Saturday, 5 December 2015

Player Profile Posters

So I have been rather busy this last week with these photoshop commissions. For these I had a group of photos for each player to choose from, cut them out and throw them in a scene for some posters. Most of the editing is actually just done through manual painting techniques and barley any photoshop filters. I completed about 10 of these, but these are my favorites.

Next week I hope to have my next game dev blog out, touching on creating high quality game assets and how to bake. It will be a long write up so look forward to that soon.

Monday, 23 November 2015

Game Dev - Defining your look

Working in a small independent team offers more than enough creative freedom. While this can open up many possibilities, it can also be overwhelming if this is the first time you have had this much creative control over such a large project. Especially if you are a one man art team. So I will be making a series of blog posts during our development to share what I have learned and some of the mistakes so you can hopefully avoid them in the future.

One of the first major challenges I came across was solidifying our look. My team has been great with constantly providing input and feedback, but it is up to the artist to define how all of these ideas translate to the game environment. Being a one man art team makes this a rather large task and possibly the most important contribution you will make. I am still working on defining exactly what our game will look like, but I will leave some tips and mistakes I have made in the process so far.

The first and most obvious of course is reference. Make sure you gather hundreds of images that possess elements of the style you wish to achieve. You can never really have too much reference, so spend a day just grabbing images. Even hunting for the images will help you think more about defining that actual look in the mind. One of the mistakes I made when gathering reference was not being specific enough with what I was gathering. I would take tons of images from games that I was inspired by and photos that followed a certain color palette. Now these are useful but when it came time to blocking out some models, I hit a creative block when designing the style of the architecture and various other props that will populate the environment. I had an idea of what I wanted, but nothing to help guide my mind on how to apply that to a real object and keep it cohesive with the rest of the scene. So fill the reference folder with everything you think you may need...and then some.

Now you have some models in their low poly stage and you are working on a few textures and maps to get the first prototype done. Normally for my personal projects I would start texturing and see what works. However when everything needs to look like it comes from the same world (you wouldn't see a bunch of glowing tron colors in a angry birds universe) a bit of pre planning can go a long way. One thing that may help is getting the color palette down as soon as possible and spending extra time refining it. For our game we have two factions going against each other so it is very important that these can be distinguished instantly from a distance. The reference images helped design repeating elements across the meshes and now the color palette will help tie this together to solidify the fact that these buildings and ships could co exist in the same environment and with their proper faction.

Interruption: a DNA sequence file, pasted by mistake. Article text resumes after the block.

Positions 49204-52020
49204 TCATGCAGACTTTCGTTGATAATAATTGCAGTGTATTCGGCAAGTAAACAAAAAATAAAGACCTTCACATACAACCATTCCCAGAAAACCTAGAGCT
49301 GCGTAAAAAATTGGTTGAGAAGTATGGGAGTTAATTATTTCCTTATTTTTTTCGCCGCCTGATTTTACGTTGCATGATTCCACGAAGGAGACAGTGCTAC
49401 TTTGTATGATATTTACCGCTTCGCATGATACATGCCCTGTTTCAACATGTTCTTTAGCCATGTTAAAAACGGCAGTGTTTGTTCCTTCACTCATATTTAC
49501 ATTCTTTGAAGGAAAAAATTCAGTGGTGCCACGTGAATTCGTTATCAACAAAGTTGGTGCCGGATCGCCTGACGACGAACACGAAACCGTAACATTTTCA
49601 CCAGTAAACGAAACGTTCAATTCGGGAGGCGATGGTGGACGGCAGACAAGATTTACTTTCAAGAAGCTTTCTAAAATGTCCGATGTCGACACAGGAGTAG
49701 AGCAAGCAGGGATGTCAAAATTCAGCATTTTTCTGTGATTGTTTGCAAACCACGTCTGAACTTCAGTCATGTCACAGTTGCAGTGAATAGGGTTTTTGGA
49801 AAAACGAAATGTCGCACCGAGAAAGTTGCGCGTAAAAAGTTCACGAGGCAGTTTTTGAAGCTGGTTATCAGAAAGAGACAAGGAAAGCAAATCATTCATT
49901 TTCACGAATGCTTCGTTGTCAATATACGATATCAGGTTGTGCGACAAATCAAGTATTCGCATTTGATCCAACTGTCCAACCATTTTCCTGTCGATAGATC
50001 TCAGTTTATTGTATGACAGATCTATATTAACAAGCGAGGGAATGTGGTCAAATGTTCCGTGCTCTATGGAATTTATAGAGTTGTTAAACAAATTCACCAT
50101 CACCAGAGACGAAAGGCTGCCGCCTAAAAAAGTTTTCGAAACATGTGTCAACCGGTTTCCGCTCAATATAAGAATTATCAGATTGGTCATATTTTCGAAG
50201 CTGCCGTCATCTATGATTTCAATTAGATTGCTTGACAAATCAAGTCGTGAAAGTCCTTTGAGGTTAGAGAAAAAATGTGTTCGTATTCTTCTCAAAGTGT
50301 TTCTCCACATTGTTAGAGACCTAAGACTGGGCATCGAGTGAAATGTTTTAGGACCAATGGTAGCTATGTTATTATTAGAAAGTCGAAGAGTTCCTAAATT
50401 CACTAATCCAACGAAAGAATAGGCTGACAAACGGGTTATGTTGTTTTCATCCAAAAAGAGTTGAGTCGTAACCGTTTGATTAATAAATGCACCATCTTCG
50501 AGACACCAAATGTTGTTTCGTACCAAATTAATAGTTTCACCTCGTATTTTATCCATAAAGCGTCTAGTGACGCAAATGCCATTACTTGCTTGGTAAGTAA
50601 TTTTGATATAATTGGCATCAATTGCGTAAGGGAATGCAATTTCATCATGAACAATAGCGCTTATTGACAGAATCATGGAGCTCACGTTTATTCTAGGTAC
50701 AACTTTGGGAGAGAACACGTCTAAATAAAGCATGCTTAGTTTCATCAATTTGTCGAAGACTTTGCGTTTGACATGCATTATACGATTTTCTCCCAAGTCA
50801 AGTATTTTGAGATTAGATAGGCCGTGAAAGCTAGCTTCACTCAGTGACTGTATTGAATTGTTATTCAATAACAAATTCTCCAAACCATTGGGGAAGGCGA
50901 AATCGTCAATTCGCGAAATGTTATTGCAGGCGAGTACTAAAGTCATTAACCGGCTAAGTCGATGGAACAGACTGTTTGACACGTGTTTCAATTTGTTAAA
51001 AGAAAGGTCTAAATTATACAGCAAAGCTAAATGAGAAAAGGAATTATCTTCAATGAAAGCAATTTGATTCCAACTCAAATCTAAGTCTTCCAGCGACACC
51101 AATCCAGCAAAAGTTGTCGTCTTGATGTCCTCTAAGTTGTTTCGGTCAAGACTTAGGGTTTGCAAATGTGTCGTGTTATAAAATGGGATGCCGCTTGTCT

These tips may sounds obvious, but they are often missed in games. Not spending enough time on designing a personal look could make the game look like every other "default unity asset" look you see in early access these days. Even designing a "realistic" looking game like GTA takes heavy art direction to keep it from looking bland.


Take these above photos as an example and yes I know comparing GTA to big rigs is not fair but I wanted to show the two extremes to get my point across. Dont pay attention to the model quality or even texture resolution but do take a close look at the colors that pop out to you. Both games are trying to mimic the look we see in every day life. However when looking at the color palette in GTA you can see a bit more artistic direction. Once again, not talking about reflections, the pretty water or any effects, but just the color used. You can tell that GTA is slightly more saturated than real life along with emphasis put on the contrast, where big rigs is more of a "look out the window and copy that" color palette. This does not just happen or come along with a stronger engine. It is a creative decision made by the team. Probably a bad example but the point stands, even if you plan to mimic real life, still spend time defining the artistic direction and the results will show. Lets face it, real life often looks bland in the colors that we see, why do you think so many photographers run their photos through Photoshop.

So thats it for today, keep an eye out for the next post in our game development journey. Once we work some things out, I will be following up with some details on this game I speak of.

Thursday, 19 November 2015

Game Dev - Ship Mesh Preview

So finally, I am posting a quick teaser for some assets we are creating for our game. Here we just have some simple models that do require more work, but the silhouette has been decided and we wanted to share a quick screen.

The ship you see on the right will be a player controlled ship. Most of my inspiration when creating the basic design was taken from the R-Wing, Gradius and surprisingly the Nissan Skyline Gtr. My intention was creating a design that would convey speed, something that will support the mechanics of the game. The left ship will be AI controlled, but more on that later.

Look out for the high poly bake soon, and hopefully some in engine screens.